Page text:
Hormel Foods Corp. has paid $425 million for Fontanini Italian Meats and Sausages, a Chicago-based maker of Italian meats that are chiefly sold to restaurants.

The company, which was owned by Capitol Wholesale Meats Inc., specializes in sausages, pizza toppings and meatballs and has a new production facility in McCook, Ill., that is considered state of the art.

"The Fontanini brand is highly regarded, and the addition of these products to our portfolio will allow us to accelerate growth for both Hormel Foods food service and for Fontanini," Jim Snee, Hormel's chief executive, said in a statement on Thursday.

The business will continue to be run from the Chicago area as a unit of Hormel's refrigerated foods division. Hormel said the new Fontanini plant in McCook has capacity for some of its existing products as well.

"Hormel Foods has an excellent reputation as one of the strongest food companies in the world with a track record of successfully acquiring family-owned businesses like ours," Gene Fontanini, chief executive of Capitol Wholesale Meats, said in the statement.

His father, Oriano Fontanini, started the business in 1960 as a meat shop in a predominantly Italian neighborhood of Chicago. In the 1970s, Gene Fontanini learned the pizza business and steered the family store into becoming a supplier of meats for pizzerias around the Chicago area. They expanded the company in the 1980s with the purchase of a former Swift Eckrich plant in the Chicago stockyards and eventually launched national distribution.

Hormel executives have been growing the company through acquisitions for several years, adding products like Skippy peanut butter, Muscle Milk and Justin's nut butters and candies. Analysts more recently speculated the firm would look for deals in the $400 million to $800 million range.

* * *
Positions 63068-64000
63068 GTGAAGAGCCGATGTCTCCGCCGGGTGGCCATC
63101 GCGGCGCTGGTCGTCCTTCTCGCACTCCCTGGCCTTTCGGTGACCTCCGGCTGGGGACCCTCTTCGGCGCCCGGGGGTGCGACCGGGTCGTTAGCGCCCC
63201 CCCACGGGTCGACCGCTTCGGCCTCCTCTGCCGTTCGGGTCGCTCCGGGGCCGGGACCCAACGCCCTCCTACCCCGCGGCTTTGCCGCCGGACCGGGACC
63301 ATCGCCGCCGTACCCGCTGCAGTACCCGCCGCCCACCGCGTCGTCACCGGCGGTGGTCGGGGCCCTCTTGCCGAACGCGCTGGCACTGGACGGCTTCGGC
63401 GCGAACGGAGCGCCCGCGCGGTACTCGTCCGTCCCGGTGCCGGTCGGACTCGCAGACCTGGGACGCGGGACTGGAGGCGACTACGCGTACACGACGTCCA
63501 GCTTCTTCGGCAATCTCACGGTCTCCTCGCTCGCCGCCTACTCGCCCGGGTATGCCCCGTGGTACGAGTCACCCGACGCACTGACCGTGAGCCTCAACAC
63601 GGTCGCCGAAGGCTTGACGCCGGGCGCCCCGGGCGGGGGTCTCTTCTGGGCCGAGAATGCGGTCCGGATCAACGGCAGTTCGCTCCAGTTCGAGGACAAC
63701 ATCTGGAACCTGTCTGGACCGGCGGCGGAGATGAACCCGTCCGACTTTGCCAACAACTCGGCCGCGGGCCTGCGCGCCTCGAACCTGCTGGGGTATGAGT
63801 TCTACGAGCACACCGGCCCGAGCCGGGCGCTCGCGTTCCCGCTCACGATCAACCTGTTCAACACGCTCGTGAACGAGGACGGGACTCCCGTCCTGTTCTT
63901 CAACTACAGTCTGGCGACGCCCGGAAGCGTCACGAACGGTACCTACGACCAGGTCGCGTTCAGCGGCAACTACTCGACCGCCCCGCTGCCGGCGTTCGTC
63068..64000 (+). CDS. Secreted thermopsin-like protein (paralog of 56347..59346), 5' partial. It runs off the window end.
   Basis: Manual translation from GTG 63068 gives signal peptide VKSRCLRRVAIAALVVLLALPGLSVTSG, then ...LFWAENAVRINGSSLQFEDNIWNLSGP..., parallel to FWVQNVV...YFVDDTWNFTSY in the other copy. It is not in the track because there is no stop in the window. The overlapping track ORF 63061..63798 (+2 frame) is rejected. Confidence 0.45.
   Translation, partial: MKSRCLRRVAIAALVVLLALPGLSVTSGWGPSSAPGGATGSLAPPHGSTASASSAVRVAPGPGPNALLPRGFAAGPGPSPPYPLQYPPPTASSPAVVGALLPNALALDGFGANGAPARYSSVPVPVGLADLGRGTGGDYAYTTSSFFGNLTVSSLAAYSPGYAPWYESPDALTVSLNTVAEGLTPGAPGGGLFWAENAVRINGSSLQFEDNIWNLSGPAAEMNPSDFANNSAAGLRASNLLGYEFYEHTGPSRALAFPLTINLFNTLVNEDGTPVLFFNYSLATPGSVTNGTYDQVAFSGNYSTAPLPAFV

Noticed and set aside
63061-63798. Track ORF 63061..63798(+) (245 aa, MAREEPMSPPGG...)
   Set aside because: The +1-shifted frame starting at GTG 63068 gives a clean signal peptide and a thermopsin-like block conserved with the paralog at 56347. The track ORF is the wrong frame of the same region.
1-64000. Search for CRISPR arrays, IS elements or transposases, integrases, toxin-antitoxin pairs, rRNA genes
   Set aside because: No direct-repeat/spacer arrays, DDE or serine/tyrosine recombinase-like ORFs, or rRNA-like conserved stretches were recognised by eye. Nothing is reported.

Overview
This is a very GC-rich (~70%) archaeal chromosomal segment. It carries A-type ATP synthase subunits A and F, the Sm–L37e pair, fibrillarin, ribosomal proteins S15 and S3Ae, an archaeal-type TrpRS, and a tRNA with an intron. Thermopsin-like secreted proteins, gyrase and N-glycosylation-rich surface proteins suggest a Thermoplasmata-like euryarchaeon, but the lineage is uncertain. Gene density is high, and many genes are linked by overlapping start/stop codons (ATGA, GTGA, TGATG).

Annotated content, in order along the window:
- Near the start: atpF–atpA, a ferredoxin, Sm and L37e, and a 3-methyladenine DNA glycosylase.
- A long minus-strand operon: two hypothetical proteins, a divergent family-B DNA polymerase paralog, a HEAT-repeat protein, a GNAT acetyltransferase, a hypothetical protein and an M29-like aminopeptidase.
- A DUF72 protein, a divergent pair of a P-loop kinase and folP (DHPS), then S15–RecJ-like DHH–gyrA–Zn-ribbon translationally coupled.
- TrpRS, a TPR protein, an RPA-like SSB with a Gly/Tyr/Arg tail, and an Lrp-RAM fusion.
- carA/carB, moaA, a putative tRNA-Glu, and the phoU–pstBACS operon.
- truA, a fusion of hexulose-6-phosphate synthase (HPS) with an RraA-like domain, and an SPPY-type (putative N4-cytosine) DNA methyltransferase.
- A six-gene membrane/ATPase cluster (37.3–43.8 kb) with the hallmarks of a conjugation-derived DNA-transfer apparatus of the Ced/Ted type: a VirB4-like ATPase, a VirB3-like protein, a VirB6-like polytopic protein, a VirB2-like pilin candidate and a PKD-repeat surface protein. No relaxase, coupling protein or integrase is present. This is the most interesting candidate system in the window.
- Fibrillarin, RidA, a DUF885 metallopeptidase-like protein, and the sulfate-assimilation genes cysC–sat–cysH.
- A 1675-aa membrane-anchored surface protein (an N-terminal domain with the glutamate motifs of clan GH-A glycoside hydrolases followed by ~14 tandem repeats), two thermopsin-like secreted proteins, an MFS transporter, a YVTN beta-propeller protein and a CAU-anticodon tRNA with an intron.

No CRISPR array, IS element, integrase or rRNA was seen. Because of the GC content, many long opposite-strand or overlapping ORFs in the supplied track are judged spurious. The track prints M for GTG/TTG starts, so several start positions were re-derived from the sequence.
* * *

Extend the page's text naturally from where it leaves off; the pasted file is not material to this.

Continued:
Edward Jones equity analyst Brittany Weissman said Hormel's move on Fontanini fits nicely within the company's acquisition strategy. The company typically buys smaller, family-owned, protein-focused businesses.

"Normally, food service is a nice diversifier for companies but a lower-margin business. For Hormel, it's a higher-margin business," Weissman said. "As Hormel tries to improve margins in that piece of the business, this will help them get toward their goals. It complements the business well. It's a smaller deal; it's in the protein wheelhouse."

Weissman said Hormel could comfortably take on $3 billion in debt in a much larger acquisition if the company wanted to.

The Austin, Minn.-based company didn't immediately spell out how it would pay for the deal. Justin Scott, analyst at Mizuho Securities USA, wrote in a note to investors this morning that, with more than $500 million cash on hand, the company could pay for it outright and immediately begin to earn profits from it.

Hormel said more information about the deal will become available when the company releases its third quarter earnings Aug. 24. On a day when the markets fell sharply, Hormel's stock closed down 1.4 percent at $33.86.

Staff writer Patrick Thomas contributed to this report.